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San Diego Unified School District welcomes students back on campus Monday

Posted at 8:45 PM, Apr 11, 2021
and last updated 2021-04-12 17:04:33-04

SAN DIEGO (KGTV) -- The San Diego Unified School District will welcome most of their students back to campus Monday, a first since the coronavirus pandemic started more than a year ago.

"I think for a lot of our educators and students it's going to feel like the first day of school," said Kisha Borden, president of the San Diego Education Association.

As a leader of the teachers union, Borden said she's been working closely with teachers and SDUSD with safety top of mind.

She said three things needed to happen to allow students back on campus at this capacity:

"The biggest thing was getting our community infection rates down," Borden said. "The second thing was making sure that all of the educators who wanted to be vaccinated had the opportunity to be vaccinated before going back to the classroom."

"Third were all the safety mitigations and protocols being put in place in every school site," she added.

Those measures include spacing desks 5 to 6 feet apart, air filters, hand sanitizer and personal protective equipment for teachers and students.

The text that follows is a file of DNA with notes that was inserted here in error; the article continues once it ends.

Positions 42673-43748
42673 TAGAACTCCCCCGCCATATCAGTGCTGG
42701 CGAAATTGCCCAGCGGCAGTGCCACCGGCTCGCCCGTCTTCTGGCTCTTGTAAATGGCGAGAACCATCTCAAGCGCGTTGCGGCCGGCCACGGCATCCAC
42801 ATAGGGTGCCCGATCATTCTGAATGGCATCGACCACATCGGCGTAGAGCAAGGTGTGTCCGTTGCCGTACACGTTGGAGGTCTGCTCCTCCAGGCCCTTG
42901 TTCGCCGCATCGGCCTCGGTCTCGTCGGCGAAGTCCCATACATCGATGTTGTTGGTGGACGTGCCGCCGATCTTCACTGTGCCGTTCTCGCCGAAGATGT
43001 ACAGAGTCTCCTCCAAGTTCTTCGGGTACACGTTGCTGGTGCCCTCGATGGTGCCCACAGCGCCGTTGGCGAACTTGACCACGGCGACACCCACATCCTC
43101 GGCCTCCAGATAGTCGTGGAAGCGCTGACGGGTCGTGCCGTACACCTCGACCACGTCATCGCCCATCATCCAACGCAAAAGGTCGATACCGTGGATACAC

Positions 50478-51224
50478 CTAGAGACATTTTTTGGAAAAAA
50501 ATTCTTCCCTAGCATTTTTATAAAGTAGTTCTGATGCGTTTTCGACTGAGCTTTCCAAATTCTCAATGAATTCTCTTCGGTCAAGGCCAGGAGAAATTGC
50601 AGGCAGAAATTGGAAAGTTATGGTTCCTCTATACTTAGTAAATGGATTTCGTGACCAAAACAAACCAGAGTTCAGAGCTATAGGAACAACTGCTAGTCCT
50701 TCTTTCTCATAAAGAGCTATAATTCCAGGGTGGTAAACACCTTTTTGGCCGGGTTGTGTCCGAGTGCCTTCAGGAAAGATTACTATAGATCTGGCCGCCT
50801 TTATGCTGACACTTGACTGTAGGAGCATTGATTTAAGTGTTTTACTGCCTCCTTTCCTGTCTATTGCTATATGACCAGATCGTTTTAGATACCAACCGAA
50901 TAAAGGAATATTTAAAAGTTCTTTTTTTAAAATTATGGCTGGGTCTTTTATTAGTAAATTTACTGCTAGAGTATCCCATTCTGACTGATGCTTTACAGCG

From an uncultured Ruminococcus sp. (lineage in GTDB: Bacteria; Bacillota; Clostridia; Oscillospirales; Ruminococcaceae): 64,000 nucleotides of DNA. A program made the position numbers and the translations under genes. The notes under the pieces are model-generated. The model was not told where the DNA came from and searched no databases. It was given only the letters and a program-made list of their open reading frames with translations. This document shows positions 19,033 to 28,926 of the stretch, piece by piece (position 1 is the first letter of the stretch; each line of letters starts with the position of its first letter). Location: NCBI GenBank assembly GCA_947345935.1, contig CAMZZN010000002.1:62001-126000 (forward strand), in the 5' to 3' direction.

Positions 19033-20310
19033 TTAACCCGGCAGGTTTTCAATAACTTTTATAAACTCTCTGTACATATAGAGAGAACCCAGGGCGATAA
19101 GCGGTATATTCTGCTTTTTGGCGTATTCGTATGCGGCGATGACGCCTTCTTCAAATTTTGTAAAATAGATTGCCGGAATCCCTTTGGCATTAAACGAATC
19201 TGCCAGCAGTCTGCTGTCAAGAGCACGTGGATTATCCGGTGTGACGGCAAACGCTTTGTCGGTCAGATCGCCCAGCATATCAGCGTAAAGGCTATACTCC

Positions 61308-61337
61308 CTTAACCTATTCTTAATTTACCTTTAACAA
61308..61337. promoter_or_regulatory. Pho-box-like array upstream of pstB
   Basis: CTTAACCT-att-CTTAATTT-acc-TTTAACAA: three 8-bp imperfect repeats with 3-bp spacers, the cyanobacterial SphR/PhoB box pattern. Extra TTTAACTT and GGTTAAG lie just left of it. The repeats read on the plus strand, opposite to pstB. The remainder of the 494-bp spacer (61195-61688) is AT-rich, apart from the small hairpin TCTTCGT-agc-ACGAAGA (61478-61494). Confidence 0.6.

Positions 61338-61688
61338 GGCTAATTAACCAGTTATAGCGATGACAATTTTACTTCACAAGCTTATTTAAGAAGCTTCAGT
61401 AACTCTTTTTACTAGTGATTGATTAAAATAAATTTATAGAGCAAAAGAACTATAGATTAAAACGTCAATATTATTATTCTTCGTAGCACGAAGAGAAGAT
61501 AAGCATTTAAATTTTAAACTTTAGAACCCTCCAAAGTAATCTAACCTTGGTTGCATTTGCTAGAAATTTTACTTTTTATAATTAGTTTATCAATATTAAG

Borden said some students have been on campus since October, but on Monday every student at every grade level will be welcomed back if they feel comfortable.

"We don't want to see outbreaks, we've worked really hard to make sure there's that stability." Borden said she doesn't want to slip backward and they are all relying on the community to continue taking precautions to keep COVID cases low in the county.

Borden said they created a testing site where families can get tested for the coronavirus once every two weeks to ensure everyone is healthy.

"We've had families devastated by this virus in the past year. We know of kids who have lost parents and grandparents and aunts and uncles and it's heartbreaking. We do not want any of that to happen," Borden said.

Borden said they have procedures in place should an outbreak occur. She said a classroom would shift to online learning if 2 or more cases could be traced back to the classroom within a 14-day period. A school would shift to online learning if 2 or more cohorts or classes had been quarantined or 5% of all students and staff had tested positive (within a 14-day period). An entire district would close if 25% of the schools had closed.